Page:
Colonisation the process was handled by Britain. It will

  Colonisation was a barbaric act of
inhumanity but counterintuitively, the process of decolonisation was even more
horrific. In the second half of the last century, many nations around the world
gained their independence but in the process these countries were destroyed and
divided and cast into a destructive vortex which persists until this day. This
essay provides an analysis of the decolonisation of India, considering many
different appropriate sources, and in particular how the process was handled by
Britain. It will consider how the masked and destructive aspects of
decolonisation were important factors in enabling imperial powers such as
Britain to continue exploiting their former colonies and to maintain the global
balance of power. This essay will also examine how various nationalist parties
in India evolved through resistance to British colonisation and in the push for
independence.

  The
concept of imperialism has been in evidence throughout the history of human
civilization. It is usually defined as ‘a system or a situation where one
country with superior power used force or influence to rule and exploit another
country’ (Cambridge dictionary, 2017). In the contemporary colonial era, many
European intellectuals and thinkers have sought to justify imperialism. Rudyard
Kipling, for example, in his famous poem ‘The White Man’s Burden’
(Kiplingsociety.co,uk, 2017), reflected the conviction of many Europeans of
their supposed superiority, attached with a duty to spread Western ideas and
knowledge toward non-Western people. They considered non-western peoples to be
primitive barbarians or “Half devil and half-child”, as expressed by Kipling,
who needed guidance to change their way of life.

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  Britain
by virtue of her naval superiority, exceeded her European counterparts in
colonial gains and extended her empire, the largest in the world, over a fifth
of the globe. By 1783, Britain had established an empire which comprised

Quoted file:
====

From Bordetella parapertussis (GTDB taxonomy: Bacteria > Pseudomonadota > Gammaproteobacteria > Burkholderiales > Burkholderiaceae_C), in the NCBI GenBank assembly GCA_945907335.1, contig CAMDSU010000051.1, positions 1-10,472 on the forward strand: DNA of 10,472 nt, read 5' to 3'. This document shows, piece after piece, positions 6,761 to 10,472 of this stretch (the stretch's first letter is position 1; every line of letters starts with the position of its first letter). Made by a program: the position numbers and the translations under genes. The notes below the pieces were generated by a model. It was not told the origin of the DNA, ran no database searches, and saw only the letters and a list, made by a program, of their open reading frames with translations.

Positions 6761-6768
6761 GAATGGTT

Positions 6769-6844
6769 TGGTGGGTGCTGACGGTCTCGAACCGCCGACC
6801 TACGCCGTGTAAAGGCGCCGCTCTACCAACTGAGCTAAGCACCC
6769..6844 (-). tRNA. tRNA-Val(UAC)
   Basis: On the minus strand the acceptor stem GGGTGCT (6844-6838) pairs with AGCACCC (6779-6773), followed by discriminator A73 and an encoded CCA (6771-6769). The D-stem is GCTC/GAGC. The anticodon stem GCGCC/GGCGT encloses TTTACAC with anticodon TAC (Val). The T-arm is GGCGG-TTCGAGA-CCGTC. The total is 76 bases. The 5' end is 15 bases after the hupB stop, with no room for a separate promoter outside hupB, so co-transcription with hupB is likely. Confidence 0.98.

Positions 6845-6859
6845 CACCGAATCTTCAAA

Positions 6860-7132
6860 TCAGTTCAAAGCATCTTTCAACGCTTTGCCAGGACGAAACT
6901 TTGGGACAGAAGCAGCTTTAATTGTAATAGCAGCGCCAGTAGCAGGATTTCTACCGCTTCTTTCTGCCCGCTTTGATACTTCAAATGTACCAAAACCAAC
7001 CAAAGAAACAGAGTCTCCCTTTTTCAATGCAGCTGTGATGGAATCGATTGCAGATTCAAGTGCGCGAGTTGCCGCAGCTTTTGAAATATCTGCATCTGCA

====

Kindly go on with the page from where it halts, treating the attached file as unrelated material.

colonies in Canada, America and the West Indies (bbc.co.uk, 2017). The British
East India Company had built up a small empire of trading posts in India. Due
to the harsh land taxes and the exploitative treatment of rich landowners and
princes supported by the company, an unsuccessful rebellion erupted in 1857
against the company which led the British government to take over the rule of
India from the company. The British forced the reigning princes to pay taxes to
the British Empire for the privilege of continuing their rule over their lands.
India was viewed as the jewel in the crown of the British Empire because of its
wealth and population. Spices, textiles, cotton and opium which Britain wanted
were all available in India. Even the population was capitalised by the British
to form the backbone of their military regiments (bbc.co.uk, 2017).

  There
were overwhelming numbers of Indians accepted to cooperate with the British Raj
especially in the Indian Army which was used to maintain control of India and
defend the empire elsewhere and since the ‘Sepoy Mutiny’ of 1857 Muslims were
the core recruits in the army. Hindus were mostly neither recruited nor
permitted to serve. In 1885, the National Congress Party was founded by the
Indian nationalist movement. Initially, it campaigned for a role for Indians
within the administration of India (Wolpert, 2006, P 7). In 1913, the All
Indian Muslim League was founded to represent Muslims in India. The League was
inspired by conservative British officials who feared the Congress Party’s
growing popular opposition (Wolpert, 2006, P 3). Muhammed Ali Jinnah was the
main figure and leader of the League; he joined the Congress Party in 1906 but
seven years later co-founded the Muslim League. Mohandas Ghandi was the main
nationalist leader who influenced the movement for Independence and was the
Congress mentor. His successful campaign against South Africa’s discriminatory
policies gave him an impressive name in nationalist circles. By the time he
returned to India in 1915, he had inspired the national movement to demand
independence rather than home rule and called for an end to India’s strict
caste system (Wolpert, 2006, P 8). Jawaharlal Nehru was the main figure and the
leader of the National Congress Party. Their common characteristic, besides
being leading nationalist figures, was that they were graduate barristers from
London. However, they disagreed on the best tactics to win liberation for
India.

 

  Ironically, as a result of the First World
War, both parties gathered in one platform in 1916 to support the Allied War
efforts in exchange for ‘dominion status’ within the British Commonwealth as a
national goal (Wolpert, 2006, P 2). After the war ended with the Allied
victory, the British instead of rewarding the million valiant Indian soldiers
and granting India the virtual sovereign independence of ‘dominion status’,
Viceroy Lord Chelmsford extended India’s martial law ordinances or the ‘Black
Act’ as Ghandi labelled them (Wolpert, 2006, P 4). Consequently, there was a